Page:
Ambassador Harald Braun Lectures About Place of Germany in Global Affairs at UVU
On Monday, October 31, 2016 students at UVU had the privilege of attending a lecture by His Excellency Harald Braun, the Permanent Representative (PR)of Germany to the United Nations. Dr. Braun spoke on Germany’s role in the United Nations. Visit of such a high level dignitary continued tradition established at UVU during last several years to host PRs to the UN from many nations and engage students and faculty in many important initiatives at the United Nations.
Ambassador Harald Braun With UVU Students
Germany was a latecomer to the United Nations. It wasn’t until 1972 that both East and West Germany were recognized as countries and were provided seats in the General Assembly. However, after reunification Germany began to take on a larger role in the international arena.
Out of all the European nations Germany is the largest and is the largest exporter in the world. Germany has a stable democracy and the resources so they have a duty to be involved internationally. They are currently involved in 16 different peacekeeping operations that involve 1,000 German troops with 500 in Mali alone. However Germany recognizes that military forces are often not the most effective and also provide police and civilian contingents. In addition to providing manpower to the peacekeeping operations Germany also contributes 6% or about 500 million USD to the peacekeeping budget. In addition to these contributions Germany is very involved in United Nations international and social goals contributing about 12 billion Euros. German is also very involved in the human rights efforts of the UN being reelected in October of 2015 to the Human Rights Council.
Students and faculty gathered for Ambassador Harald Braun’s Lecture
Germany is also working on the 17 sustainable development goals that will help develop the world over the next 15 years. These sustainability goals aim to eliminate hunger, poverty, and reduce epidemics. Germany also participated in the Migration and Refugee Summit. At this summit Germany assisted the forming of plans to address problems with migration or the movement of people for economic and resource related reasons as well as refugees or individuals who leave a place due to non-economic and resource related reasons.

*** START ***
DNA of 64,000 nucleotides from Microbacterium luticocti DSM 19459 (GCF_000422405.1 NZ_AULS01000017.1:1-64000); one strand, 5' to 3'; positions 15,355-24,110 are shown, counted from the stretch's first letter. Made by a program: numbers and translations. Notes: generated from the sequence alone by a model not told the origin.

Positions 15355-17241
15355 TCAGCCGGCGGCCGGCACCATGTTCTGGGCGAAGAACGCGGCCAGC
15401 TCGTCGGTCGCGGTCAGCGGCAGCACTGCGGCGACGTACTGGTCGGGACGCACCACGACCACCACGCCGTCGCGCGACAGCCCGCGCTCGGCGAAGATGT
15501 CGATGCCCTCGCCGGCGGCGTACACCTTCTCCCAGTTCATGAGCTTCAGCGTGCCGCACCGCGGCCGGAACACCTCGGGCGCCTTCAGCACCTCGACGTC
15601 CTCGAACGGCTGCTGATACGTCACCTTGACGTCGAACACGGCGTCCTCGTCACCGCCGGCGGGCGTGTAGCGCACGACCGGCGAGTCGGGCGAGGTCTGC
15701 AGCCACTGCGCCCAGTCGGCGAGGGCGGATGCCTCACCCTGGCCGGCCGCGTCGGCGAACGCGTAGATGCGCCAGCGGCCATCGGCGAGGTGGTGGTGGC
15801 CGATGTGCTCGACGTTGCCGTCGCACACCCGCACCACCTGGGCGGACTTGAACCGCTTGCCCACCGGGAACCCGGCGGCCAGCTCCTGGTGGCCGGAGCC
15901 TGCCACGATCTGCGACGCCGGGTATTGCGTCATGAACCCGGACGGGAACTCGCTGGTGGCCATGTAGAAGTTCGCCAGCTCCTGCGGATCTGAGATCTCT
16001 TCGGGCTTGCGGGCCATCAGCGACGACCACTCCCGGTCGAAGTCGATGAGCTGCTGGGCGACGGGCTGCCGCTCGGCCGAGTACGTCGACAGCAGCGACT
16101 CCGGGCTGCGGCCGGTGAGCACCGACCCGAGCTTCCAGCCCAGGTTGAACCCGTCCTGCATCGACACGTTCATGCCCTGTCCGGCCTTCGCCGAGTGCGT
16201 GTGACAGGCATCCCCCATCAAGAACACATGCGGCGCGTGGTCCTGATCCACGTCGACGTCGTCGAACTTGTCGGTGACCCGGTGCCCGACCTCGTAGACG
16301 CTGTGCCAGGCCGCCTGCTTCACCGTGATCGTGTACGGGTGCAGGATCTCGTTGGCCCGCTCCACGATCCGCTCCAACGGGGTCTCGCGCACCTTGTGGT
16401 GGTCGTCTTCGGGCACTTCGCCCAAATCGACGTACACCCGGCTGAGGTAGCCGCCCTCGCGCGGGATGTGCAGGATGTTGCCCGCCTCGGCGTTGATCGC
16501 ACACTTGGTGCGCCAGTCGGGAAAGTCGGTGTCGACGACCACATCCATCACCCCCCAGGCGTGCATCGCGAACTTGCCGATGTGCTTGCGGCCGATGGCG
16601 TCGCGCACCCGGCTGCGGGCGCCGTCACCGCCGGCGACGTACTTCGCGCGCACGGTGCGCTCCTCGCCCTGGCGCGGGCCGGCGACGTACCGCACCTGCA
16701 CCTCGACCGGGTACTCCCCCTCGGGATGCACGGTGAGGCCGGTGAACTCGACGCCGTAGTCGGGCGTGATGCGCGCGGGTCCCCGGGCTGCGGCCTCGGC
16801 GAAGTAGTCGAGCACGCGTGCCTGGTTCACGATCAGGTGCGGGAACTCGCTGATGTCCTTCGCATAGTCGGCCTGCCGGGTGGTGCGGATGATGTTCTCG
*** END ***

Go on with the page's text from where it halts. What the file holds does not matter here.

Many of these goals coincide with goals of UIMF for sustainability in the mountainous regions of the world. Migration or the movement of people due to resource or economic related concerns can be address particularly for the mountainous regions by creating ways for these communities to be able to sustain themselves in ways of basic needs.
The question that is now being asked is, Is Germany punching below its weight. Because Germany is such a large contributor in terms of financial investments as well as supplying man power there is a call for reform in the United Nations adding Germany as one of the permanent members of the Security Council. Currently Germany only has one vote in the general assembly while also serving on different councils. However, the Security Council is the only group within the United Nations that can put forth legally binding resolutions. The five permanent members also have what is known as the veto meaning if any one country belonging to the five permanent members votes against a resolution the resolution does not pass and become binding. At the time of its conception the veto helped to prevent a UN sanctioned war between the world powers. However, the idea is now outdated and used to support or deny political issues. Aside from the five permanent members there are also ten elected officials. These elected officials signify who is relevant and who is not at any given moment in the international community. Germany has already been a part of a deal that included the five permanent members and Germany, the Iran Deal. Germany would be much more able to influence the international community as a permanent member of the Security Council.
Tenika Ray, member of UIMF
Is Germany Punching Below it’s Weight?
On Monday the 31st of October 2016, Utah Valley University had the awesome opportunity to hear from the Permanent Representative of Germany to the UN, Ambassador Harald Braun. Envoy of Germany to the UN enlightened us on many different topics as far as international relations. The majority of his lecture was him talking about Germany and the type of state that the country is in. Everyone there learned a lot about the UN’s plans for these next years, and what they’re going to focus on.